When a patient enters the teaching clinic with an acute presentation, the natural reaction of student clinicians is to think of a remedy that will palliate the symptoms they are experiencing. We want our patients to feel better, and we certainly do not want them to suffer.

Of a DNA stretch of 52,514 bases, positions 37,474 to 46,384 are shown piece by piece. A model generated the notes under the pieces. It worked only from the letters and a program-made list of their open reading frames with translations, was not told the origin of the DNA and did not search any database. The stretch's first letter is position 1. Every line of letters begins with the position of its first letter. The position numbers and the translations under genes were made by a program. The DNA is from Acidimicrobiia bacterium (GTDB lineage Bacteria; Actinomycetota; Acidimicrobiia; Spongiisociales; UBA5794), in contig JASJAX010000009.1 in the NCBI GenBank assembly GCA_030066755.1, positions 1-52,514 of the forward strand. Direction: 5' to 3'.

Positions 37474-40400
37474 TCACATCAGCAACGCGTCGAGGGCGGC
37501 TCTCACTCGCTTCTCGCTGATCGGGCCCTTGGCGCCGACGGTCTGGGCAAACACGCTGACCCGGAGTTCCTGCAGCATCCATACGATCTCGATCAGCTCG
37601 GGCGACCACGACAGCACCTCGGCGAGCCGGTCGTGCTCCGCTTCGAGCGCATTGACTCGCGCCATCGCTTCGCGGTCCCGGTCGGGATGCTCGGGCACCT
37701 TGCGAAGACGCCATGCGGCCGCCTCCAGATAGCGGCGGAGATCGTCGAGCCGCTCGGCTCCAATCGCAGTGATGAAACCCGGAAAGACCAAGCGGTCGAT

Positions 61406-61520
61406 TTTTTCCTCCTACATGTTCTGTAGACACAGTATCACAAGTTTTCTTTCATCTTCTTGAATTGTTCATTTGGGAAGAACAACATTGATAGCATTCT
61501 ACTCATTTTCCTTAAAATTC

Recently I’ve become more aware of how this method of treating the symptoms rather than treating the cause is so fundamentally different from what I have been taught in school. In certain situations, it is very appropriate to prescribe something that will give the patient immediate relief. But is it always the right thing to do? The example I am thinking of is treating Springtime allergies. Patients come to see their Physicians wanting some form of relief for itchy, watery eyes, a runny nose or postnasal drip. It’s natural to say try this tea, tincture or supplement to help you feel better.
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